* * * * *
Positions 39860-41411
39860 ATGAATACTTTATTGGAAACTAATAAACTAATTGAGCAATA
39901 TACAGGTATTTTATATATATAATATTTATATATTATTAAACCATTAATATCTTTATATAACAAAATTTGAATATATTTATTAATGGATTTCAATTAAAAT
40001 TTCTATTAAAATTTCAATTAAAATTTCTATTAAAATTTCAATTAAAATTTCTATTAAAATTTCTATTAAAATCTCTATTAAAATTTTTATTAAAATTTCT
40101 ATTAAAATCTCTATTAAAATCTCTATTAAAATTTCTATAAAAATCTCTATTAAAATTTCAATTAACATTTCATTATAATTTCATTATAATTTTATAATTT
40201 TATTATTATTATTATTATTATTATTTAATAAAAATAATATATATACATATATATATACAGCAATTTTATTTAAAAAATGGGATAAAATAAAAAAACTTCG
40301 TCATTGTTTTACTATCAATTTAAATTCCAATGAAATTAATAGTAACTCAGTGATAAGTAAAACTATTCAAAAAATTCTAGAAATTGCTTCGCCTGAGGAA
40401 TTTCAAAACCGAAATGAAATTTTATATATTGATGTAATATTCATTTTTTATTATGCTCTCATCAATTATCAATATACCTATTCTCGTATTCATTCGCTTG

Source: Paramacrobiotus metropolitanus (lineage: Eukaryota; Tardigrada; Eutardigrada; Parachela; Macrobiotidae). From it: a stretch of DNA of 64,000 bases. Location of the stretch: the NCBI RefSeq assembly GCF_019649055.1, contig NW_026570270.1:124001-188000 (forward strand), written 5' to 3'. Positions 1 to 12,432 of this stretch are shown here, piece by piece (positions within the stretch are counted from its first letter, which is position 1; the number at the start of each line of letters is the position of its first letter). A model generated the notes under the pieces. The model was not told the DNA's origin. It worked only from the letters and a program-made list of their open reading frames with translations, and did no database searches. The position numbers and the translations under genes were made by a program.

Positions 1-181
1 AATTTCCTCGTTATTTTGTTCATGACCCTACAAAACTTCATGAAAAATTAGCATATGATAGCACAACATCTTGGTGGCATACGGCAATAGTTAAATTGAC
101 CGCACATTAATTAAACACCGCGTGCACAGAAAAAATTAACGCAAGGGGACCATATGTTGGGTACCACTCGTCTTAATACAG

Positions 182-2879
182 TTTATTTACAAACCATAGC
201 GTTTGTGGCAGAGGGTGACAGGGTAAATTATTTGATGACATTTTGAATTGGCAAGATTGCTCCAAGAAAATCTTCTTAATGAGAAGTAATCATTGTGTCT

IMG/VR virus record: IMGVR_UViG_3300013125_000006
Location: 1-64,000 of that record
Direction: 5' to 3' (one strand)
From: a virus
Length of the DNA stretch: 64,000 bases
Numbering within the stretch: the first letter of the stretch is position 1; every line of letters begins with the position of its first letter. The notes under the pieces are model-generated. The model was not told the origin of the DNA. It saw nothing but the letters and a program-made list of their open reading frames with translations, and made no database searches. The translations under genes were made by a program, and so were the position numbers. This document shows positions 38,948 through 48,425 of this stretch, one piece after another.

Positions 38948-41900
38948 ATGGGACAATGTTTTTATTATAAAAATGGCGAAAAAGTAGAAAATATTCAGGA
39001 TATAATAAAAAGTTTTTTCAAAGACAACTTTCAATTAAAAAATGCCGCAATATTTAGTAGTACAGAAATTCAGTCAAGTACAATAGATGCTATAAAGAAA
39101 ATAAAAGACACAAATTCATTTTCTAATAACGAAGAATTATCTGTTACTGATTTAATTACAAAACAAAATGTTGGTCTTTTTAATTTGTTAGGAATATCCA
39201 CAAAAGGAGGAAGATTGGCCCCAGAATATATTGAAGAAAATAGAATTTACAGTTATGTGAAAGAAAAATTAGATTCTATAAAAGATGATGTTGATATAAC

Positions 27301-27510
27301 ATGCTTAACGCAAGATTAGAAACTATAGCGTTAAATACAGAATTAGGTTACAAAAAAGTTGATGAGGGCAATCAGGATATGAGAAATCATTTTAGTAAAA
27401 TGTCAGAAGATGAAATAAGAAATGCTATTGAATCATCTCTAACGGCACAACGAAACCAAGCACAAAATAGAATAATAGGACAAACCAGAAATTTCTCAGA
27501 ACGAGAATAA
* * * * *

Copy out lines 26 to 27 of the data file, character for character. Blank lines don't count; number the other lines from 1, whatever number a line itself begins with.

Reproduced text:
39201 CAAAAGGAGGAAGATTGGCCCCAGAATATATTGAAGAAAATAGAATTTACAGTTATGTGAAAGAAAAATTAGATTCTATAAAAGATGATGTTGATATAAC

Positions 27301-27510